Israel: one month to end software patents

I need help contacting groups in Israel. With a February deadline, the Israeli patent office is asking if it should grant software patents. To help, join this mailing list: israel-public-discuss@endsoftwarepatents.org. As usual, the small businesses, individual programmers, and software user groups don’t seem to have noticed this consultation. This is common in public consultations – but you can bet the lawyers groups and the multinationals are aware and working on their submissions. So I need help with informing people in Israel now so they have some time to get prepare submissions. More info below.

Information pages:

I don’t have any contacts in Israel. I’ve searched around for the sort of groups that should be interested but have only found two programmer groups. Some good news: they both use English as their working language, so there’s no need to worry about not knowing the national languages.

I’ve recently examined the submissions to a few public consultations, and I’ve noticed that software developers, small businesses, and software user groups don’t participate much. Three examples are Europe, the USA, and Australia. So there’s a worry that the patent office, even in good faith, is failing to reach the people who will suffer the negative effects of software patents.

The Israeli courts have thrown out software patents, so there’s a real chance to end software patents there. It would be a terrible missed opportunity if software ideas became patentable just because a consultation reached the wrong people.

Lawyers groups and big multinationals are usually aware of these consultations, and they have the resources and procedural know-how to participate. Please help raise awareness of this.

(While I’m ringing alarm bells, I should mention that Australia is going to have a software patent legislative proposal soon. I’ll put out more info on that soon.)

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6 Comments

  • Lior Kaplan says:

    Hi,

    My name is Lior Kaplan, and I’m a member of Hamakor which is an Israeli society for free and open source software (see http://en.wikipedia.org/wiki/Hamakor for more details).

    We’re in the process of writing a draft of a position paper for the patent authority about this (only available in Hebrew).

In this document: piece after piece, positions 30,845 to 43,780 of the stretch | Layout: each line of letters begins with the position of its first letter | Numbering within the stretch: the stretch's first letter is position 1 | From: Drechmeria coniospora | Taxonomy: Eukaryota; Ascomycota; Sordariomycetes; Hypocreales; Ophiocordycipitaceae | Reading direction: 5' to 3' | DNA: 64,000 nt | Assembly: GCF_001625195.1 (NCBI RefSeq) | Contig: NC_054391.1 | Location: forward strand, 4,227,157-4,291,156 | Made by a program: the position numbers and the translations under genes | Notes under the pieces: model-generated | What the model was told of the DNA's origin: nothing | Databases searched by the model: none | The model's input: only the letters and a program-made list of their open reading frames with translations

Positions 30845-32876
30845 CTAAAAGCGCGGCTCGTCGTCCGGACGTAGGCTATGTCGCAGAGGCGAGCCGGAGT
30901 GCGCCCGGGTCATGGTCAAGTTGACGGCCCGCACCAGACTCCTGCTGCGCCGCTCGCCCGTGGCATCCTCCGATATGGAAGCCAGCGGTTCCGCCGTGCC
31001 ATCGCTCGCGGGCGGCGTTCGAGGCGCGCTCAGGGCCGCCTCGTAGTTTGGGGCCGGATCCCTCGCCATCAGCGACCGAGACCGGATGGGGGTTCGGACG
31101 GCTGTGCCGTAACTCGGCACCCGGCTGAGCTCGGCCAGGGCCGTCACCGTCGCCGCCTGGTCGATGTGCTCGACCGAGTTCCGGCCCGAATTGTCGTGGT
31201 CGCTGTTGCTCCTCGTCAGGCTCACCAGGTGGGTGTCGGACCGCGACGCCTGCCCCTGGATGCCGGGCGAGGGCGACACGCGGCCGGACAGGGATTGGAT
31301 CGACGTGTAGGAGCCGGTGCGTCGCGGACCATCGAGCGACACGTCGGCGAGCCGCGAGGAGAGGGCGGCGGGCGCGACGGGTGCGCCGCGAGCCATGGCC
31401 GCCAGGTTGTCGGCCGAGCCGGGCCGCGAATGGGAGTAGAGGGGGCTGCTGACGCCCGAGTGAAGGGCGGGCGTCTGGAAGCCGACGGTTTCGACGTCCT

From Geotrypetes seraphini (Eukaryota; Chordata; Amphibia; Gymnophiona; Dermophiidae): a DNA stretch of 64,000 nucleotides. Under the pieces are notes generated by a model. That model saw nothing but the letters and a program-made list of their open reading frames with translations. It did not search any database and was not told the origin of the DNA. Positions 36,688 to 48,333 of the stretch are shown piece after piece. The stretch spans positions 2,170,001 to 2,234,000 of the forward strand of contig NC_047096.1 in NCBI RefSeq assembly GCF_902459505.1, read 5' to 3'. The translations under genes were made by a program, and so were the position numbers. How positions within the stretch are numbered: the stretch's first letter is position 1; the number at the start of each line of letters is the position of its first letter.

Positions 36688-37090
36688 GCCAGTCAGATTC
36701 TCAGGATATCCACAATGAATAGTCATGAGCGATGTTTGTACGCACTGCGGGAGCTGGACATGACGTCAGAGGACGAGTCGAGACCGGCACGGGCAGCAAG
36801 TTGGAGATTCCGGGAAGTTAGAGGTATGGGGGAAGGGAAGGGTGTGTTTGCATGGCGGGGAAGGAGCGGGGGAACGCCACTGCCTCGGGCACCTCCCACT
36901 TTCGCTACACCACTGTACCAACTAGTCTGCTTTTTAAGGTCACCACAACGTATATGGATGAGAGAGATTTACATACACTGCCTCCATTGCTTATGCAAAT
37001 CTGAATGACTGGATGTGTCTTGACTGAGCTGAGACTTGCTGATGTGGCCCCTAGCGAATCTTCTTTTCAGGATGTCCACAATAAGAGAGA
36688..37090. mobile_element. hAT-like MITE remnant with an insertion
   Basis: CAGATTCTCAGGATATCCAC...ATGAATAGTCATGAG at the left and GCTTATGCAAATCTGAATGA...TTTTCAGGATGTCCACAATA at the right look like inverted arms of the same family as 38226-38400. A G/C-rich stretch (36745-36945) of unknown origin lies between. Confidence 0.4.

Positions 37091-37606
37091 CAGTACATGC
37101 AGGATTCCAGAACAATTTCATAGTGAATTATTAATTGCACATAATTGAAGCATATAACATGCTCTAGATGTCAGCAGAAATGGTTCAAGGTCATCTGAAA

I’ll be happy to use as your point of contact regarding this issue, feel free to contact me.

    It will be nice if you could also provide a position paper of your own.

    Kaplan

  • anonymous says:

    You wrote you could only found two programmer groups that should be intrested. Can you name them?

  • Jonathan says:

    Hi,

    I’m Jonathan, the chief counsel for the Israeli Open Source Association. We just submitted our memorandum. Here is the press release:

    Press Release.

    For Immediate Publication.

    [עברית בסוף, האזרו בסבלנות]

    Hamakor, the Israeli Free Software Society, calls for the annulment of Software Patents.

    Following a call for submissions from the Israeli Patent Authority, the Israeli Free Software Society, Hamakor, submitted a memorandum calling for the annulment of the Software Patents. A Memorandum drafted by Adv. Jonathan J. Klinger, Hamakor’s chief legal counsel, presented a tough and strict approach claiming that software patents harm innovation and incur high legal costs on software developers.

    “protecting software through patents shall provide protection on ideas, which are usually expressible in more than one manner, and shall be the beginning to a race to the bottom where every person shall register as many patents possible and incur high costs on each player in the software field”, said Klinger, and added that “the chilling effect created by the fear of using software protected by patents, be it free software or proprietary software, and incur costs on the system solely in order to purchase insurance from the theoretical patent infringement. In such case, any independent development of software without legal assistance from the first day of development shall be problematic, and deter developers from developing free software or promote innovation”.

    Until recently, the Israeli patent authority rejected Software Patents and provided protection only regarding hardware (in re Eli Tamir). However, the recent call for submissions had raised the fear that software patents shall be used to deter innovation.

    Currently, Israeli venture capital funds and technology evangelists often see patents as the core asset when protecting software companies from competition, which creates a race to the bottom that requires startups and innovative companies to register patents in order to raise funds. Hamakor presents, in its memorandum, a new approach focusing on people and not patents, as the core asset of the Israeli Innovation.

    For futher questions, contact Jonathan Klinger: jonklinger@gmail.com, +972-52-3436436